The pandemic changed many people’s plans, including retirees. About a third of people who were planning to leave the workforce decided to hold onto their jobs in light of COVID-19.
Considering that the stock market crashed as a result of the coronavirus, delaying retirement in 2020 was a smart choice. But now that the economy is reopening and the stock market is recovering, it may be safer to retire.
Now May Be a Better Time to Retire Than You Think
Although the pandemic isn’t over yet and the future still feels uncertain, things are looking up.
Vaccines are being rolled out throughout the country and COVID cases are declining rapidly. The economy also appears to be on the rebound with an unemployment rate of just 6.3%.
All things considered, now may not be the worst time to pull the trigger and leave the workforce. Here are a few more reasons why you should feel optimistic about your retirement prospects.
The Stock Market is Rallying
The pandemic caused millions of Americans to lose their jobs and plunged the economy into the worst recession since 2008. However, the stock market seems to have bounced back.
The S&P 500 grew about 16.3% in 2020. Additionally, S&P 500 companies recently posted strong first quarter earnings reports, which bodes well for the economy.
Although the stock market is still volatile, experts seem optimistic. Many are calling this turnaround the fastest bear market recovery in history and expect things to continue improving. So it may not be the worst time to start drawing down your investments.
Home Prices Are Surging
Home prices have surged during the pandemic due to low interest rates, high demand, and a lack of inventory. The median home value rose by 14.9% in the fourth quarter of 2020. CNBC estimates that the average homeowner gained a whopping $26,300 in equity last year.
This hot real estate market is good news for homeowners who are nearing retirement age. If you sell your house and downsize, you could walk away with a sizable profit. This may enable you to pad your investment accounts and grow your nest egg, putting retirement more within reach.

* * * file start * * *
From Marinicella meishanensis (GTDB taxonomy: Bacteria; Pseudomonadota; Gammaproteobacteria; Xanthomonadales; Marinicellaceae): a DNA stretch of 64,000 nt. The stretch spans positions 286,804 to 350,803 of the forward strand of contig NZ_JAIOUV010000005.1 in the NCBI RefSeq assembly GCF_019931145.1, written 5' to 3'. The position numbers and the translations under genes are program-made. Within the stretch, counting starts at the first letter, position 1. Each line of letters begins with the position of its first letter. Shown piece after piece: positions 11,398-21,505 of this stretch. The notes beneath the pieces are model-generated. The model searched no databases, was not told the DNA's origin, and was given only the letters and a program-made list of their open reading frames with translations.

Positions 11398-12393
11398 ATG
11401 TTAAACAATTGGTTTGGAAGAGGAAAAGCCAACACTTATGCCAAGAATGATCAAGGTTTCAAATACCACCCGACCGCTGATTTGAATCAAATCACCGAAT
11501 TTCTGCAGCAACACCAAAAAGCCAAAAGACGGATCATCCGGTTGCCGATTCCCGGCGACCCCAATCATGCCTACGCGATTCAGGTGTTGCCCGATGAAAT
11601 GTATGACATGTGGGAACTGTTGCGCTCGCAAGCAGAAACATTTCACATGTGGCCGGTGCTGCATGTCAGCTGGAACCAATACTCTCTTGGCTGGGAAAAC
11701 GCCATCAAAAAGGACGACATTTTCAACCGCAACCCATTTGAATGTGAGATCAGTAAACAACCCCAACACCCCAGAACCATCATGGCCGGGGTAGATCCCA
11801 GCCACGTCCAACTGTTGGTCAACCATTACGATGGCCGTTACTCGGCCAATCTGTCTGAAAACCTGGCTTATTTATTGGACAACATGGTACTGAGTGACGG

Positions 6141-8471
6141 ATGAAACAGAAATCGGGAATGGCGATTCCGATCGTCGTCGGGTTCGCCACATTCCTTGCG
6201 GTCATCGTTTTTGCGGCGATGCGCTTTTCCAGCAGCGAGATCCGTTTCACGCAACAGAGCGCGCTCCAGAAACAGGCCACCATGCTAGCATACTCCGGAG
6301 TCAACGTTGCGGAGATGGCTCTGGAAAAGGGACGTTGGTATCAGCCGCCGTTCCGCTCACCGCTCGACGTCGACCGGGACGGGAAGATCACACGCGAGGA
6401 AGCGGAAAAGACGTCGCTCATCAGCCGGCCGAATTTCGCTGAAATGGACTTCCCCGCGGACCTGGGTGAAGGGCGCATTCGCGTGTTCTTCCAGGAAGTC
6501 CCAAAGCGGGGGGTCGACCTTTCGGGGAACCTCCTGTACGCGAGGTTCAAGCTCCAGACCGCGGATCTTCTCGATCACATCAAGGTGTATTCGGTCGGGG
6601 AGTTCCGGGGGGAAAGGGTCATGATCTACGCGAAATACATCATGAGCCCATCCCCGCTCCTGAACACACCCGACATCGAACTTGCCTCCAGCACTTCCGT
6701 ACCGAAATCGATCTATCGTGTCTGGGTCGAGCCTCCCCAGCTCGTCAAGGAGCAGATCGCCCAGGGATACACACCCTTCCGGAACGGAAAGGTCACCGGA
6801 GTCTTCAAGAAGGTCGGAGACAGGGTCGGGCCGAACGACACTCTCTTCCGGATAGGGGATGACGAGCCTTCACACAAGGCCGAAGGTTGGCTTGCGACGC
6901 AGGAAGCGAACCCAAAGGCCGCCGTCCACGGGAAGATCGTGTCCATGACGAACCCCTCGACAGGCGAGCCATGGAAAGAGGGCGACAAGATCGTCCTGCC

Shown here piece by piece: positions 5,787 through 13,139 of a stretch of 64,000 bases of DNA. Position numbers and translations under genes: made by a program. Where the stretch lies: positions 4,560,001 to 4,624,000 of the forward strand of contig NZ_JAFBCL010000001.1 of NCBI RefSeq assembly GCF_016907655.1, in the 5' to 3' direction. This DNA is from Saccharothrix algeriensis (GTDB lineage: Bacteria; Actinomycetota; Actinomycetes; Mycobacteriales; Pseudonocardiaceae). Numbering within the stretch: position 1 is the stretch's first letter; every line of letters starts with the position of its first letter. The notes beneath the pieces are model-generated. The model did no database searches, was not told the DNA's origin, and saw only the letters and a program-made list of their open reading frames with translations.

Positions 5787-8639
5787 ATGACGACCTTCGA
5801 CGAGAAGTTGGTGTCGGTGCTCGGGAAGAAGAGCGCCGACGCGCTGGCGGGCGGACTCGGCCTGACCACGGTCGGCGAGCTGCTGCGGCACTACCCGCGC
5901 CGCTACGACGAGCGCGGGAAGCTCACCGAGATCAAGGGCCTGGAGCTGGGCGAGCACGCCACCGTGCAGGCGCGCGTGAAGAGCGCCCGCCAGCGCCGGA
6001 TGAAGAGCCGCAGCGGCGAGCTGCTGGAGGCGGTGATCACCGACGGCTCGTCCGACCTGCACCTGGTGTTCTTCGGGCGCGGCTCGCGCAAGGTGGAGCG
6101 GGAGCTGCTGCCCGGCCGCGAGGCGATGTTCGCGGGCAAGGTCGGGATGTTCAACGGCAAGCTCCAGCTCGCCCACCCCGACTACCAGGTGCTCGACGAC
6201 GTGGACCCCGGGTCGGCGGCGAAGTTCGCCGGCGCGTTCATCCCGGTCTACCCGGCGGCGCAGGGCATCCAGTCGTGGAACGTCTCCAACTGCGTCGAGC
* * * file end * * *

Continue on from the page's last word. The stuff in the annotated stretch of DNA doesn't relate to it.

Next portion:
Americans Are Spending Less
Another factor that may make it easier to retire is that you’re probably spending less. Nearly 40% of Americans reported that their spending decreased during the pandemic. Because dining out, shopping, and travel were all restricted, many people found it easier to reign in their budgets and save more money.
If you’ve learned to live on less during quarantine, you may not need as big of a nest egg to retire. This could make it possible for you to leave the workforce sooner than you thought.
How to Know If You’re Ready to Retire
Pandemic aside, there are lots of factors you’ll need to consider before you decide to exit the workforce. Here are some questions to ask yourself to determine whether or not you’re ready to retire.
Evaluate Your Assets and Sources of Income
Retirement is only possible if you have enough assets and income to fund your desired lifestyle. So first, you’ll need to calculate your monthly cash flow and see if it will cover your bills and leave you with some cushion for unexpected expenses.
Add up all of the sources of income you’ll have in retirement, like social security, pensions, side jobs, and rental income. If you plan on waiting a few years to collect social security to increase your payout, you’ll need to make sure you have enough money saved to cover that gap in income.
You’ll also need to figure out how much money you can safely withdraw from your retirement accounts. Many retirees use the 4% rule, which means you’ll withdraw 4% of your investments in the first year of retirement and adjust that amount for inflation every year thereafter.
Decide If You Have Enough Money to Live On
Once you know how much money you’ll have coming in every month, you’ll have to decide if it’s enough to live on. Financial experts say that you’ll need about 70% to 90% of your pre-retirement income to live comfortably in your golden years.
But if you have debt or other financial obligations like adult children who depend on you, that may not be enough. You might also need a larger nest egg if you have big dreams for your retirement like traveling extensively or opening a business.
If you don’t qualify for Medicare yet, don’t forget to factor in the cost of health insurance. Marketplace plans can be expensive, so make sure you have a plan to pay for it.
Many seniors will also need to move to a nursing home at some point during their retirement. Most financial planners recommend that you purchase long-term care insurance before age 65 to help cover the cost so you don’t drain your nest egg.
But if you’ve looked into it and decided insurance isn’t right for you, make sure you have some other way to cover unforeseen medical expenses like long-term care.
Planning for retirement can be difficult even when there isn’t a global pandemic. If you’re uncertain whether or not you’re financially ready to leave your job, it’s a good idea to speak to a financial planner. They can help you navigate the extra challenges that retiring during a pandemic brings.
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